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Finite sample corrections for average equivalence testing.

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Quartier, Julie 
Lapteva, Maria 
Kalia, Yogeshvar N 
Victoria-Feser, Maria-Pia 


Average (bio)equivalence tests are used to assess if a parameter, like the mean difference in treatment response between two conditions for example, lies within a given equivalence interval, hence allowing to conclude that the conditions have "equivalent" means. The two one-sided tests (TOST) procedure, consisting in testing whether the target parameter is respectively significantly greater and lower than some pre-defined lower and upper equivalence limits, is typically used in this context, usually by checking whether the confidence interval for the target parameter lies within these limits. This intuitive and visual procedure is however known to be conservative, especially in the case of highly variable drugs, where it shows a rapid power loss, often reaching zero, hence making it impossible to conclude for equivalence when it is actually true. Here, we propose a finite sample correction of the TOST procedure, the α $$ \alpha $$ -TOST, which consists in a correction of the significance level of the TOST allowing to guarantee a test size (or type-I error rate) of α $$ \alpha $$ . This new procedure essentially corresponds to a finite sample and variability correction of the TOST procedure. We show that this procedure is uniformly more powerful than the TOST, easy to compute, and that its operating characteristics outperform the ones of its competitors. A case study about econazole nitrate deposition in porcine skin is used to illustrate the benefits of the proposed method and its advantages compared to other available procedures.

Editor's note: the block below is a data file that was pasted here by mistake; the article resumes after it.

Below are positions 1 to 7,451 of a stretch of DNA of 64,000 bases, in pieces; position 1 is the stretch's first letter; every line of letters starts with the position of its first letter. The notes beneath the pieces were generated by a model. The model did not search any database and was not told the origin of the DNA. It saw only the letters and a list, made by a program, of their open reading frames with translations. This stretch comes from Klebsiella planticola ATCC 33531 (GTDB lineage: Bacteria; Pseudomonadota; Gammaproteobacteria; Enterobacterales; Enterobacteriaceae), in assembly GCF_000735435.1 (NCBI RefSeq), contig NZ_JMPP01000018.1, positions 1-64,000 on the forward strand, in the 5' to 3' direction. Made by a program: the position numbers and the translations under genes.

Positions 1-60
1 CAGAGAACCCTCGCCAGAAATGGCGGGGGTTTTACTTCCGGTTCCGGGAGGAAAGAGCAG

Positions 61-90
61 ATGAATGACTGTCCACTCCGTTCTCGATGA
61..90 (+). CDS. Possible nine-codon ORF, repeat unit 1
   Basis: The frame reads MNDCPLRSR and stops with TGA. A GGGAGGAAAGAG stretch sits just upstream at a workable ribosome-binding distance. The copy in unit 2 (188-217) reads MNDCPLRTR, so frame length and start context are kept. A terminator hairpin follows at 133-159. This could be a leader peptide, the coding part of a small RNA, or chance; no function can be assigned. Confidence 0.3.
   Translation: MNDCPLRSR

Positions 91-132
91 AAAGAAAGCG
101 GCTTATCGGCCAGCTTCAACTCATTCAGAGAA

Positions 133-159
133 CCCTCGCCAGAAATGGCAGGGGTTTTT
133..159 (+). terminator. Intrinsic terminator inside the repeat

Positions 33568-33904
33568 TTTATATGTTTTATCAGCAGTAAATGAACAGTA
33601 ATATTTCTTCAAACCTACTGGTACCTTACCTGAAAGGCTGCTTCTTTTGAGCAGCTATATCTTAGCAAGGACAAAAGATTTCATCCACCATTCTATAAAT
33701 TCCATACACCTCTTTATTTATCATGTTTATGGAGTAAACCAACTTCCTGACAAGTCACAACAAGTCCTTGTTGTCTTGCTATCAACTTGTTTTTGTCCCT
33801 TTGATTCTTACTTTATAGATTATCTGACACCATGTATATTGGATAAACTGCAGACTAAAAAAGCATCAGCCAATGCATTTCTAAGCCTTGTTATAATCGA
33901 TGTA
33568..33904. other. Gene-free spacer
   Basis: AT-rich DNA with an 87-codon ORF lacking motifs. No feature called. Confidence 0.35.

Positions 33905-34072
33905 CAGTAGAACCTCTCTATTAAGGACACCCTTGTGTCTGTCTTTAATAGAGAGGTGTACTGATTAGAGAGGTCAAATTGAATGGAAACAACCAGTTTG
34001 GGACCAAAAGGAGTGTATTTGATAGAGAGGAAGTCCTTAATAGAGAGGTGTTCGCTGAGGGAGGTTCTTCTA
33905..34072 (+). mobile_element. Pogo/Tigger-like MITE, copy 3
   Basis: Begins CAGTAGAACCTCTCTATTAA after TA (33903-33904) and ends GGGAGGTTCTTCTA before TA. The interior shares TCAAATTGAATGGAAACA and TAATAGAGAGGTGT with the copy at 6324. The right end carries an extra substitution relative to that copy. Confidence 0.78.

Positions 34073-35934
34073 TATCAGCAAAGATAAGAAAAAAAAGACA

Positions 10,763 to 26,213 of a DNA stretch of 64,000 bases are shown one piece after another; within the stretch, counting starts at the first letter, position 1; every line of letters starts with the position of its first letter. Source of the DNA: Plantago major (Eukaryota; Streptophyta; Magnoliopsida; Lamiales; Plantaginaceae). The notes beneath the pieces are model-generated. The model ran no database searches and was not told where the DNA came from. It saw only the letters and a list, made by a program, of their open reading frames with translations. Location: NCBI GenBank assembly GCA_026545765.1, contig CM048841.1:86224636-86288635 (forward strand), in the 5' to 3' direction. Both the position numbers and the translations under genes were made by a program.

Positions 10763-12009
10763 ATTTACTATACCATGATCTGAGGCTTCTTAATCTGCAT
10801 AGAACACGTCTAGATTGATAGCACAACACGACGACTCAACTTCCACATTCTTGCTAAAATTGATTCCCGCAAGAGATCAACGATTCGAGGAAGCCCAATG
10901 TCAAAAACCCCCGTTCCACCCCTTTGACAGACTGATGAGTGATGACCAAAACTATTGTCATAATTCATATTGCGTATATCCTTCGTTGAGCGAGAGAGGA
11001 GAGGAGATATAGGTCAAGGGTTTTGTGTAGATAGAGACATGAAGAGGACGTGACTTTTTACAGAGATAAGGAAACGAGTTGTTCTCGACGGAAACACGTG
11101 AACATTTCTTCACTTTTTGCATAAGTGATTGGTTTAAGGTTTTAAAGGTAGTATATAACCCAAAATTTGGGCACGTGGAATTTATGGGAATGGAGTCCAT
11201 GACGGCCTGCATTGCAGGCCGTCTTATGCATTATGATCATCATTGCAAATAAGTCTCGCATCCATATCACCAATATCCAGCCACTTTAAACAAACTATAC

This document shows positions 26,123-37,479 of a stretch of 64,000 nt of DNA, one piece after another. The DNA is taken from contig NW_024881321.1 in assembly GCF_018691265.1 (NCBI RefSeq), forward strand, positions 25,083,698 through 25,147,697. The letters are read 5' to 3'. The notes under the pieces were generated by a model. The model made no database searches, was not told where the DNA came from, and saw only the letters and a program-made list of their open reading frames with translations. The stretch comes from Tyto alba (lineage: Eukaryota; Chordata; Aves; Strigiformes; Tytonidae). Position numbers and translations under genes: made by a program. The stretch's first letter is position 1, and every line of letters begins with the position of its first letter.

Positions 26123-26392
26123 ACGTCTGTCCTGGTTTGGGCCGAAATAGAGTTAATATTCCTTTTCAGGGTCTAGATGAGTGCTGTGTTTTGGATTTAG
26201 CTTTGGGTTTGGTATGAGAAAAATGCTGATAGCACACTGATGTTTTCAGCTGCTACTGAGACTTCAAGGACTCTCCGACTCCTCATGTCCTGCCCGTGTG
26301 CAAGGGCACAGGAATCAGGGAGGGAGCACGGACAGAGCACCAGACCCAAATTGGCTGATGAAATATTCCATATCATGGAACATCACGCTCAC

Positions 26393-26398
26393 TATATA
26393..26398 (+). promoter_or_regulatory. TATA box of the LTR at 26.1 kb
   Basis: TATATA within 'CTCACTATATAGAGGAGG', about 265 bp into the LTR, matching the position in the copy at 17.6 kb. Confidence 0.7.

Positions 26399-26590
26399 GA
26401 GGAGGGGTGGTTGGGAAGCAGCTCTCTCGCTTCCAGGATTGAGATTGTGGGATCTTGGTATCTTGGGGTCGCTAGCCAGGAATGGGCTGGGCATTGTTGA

bioequivalence, interval inclusion principle, scaled average bioequivalence, similarity test, two one-sided test, Therapeutic Equivalency, Sample Size

Journal Title

Stat Med

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John Wiley and Sons
Medical Research Council (MC_UU_00002/14)